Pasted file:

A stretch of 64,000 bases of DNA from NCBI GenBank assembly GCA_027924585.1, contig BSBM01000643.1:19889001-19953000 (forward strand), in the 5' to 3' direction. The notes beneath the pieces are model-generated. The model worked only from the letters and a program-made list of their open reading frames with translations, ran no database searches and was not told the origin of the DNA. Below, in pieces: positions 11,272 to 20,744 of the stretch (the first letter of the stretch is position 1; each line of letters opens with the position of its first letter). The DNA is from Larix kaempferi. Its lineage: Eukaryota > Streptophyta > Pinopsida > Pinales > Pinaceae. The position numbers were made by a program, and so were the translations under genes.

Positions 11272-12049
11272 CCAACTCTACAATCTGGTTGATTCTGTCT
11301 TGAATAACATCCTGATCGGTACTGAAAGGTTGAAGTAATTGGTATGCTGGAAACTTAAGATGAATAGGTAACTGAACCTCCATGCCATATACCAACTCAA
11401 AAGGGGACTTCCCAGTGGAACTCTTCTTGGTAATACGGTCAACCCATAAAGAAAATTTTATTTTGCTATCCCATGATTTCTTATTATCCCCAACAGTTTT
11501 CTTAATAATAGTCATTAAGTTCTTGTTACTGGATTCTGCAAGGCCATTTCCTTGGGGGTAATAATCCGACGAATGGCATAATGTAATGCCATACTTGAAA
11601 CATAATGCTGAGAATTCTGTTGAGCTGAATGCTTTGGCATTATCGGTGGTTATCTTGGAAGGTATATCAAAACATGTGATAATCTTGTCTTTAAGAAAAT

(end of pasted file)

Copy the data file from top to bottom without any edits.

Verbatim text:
A stretch of 64,000 bases of DNA from NCBI GenBank assembly GCA_027924585.1, contig BSBM01000643.1:19889001-19953000 (forward strand), in the 5' to 3' direction. The notes beneath the pieces are model-generated. The model worked only from the letters and a program-made list of their open reading frames with translations, ran no database searches and was not told the origin of the DNA. Below, in pieces: positions 11,272 to 20,744 of the stretch (the first letter of the stretch is position 1; each line of letters opens with the position of its first letter). The DNA is from Larix kaempferi. Its lineage: Eukaryota > Streptophyta > Pinopsida > Pinales > Pinaceae. The position numbers were made by a program, and so were the translations under genes.

Positions 11272-12049
11272 CCAACTCTACAATCTGGTTGATTCTGTCT
11301 TGAATAACATCCTGATCGGTACTGAAAGGTTGAAGTAATTGGTATGCTGGAAACTTAAGATGAATAGGTAACTGAACCTCCATGCCATATACCAACTCAA
11401 AAGGGGACTTCCCAGTGGAACTCTTCTTGGTAATACGGTCAACCCATAAAGAAAATTTTATTTTGCTATCCCATGATTTCTTATTATCCCCAACAGTTTT
11501 CTTAATAATAGTCATTAAGTTCTTGTTACTGGATTCTGCAAGGCCATTTCCTTGGGGGTAATAATCCGACGAATGGCATAATGTAATGCCATACTTGAAA
11601 CATAATGCTGAGAATTCTGTTGAGCTGAATGCTTTGGCATTATCGGTGGTTATCTTGGAAGGTATATCAAAACATGTGATAATCTTGTCTTTAAGAAAAT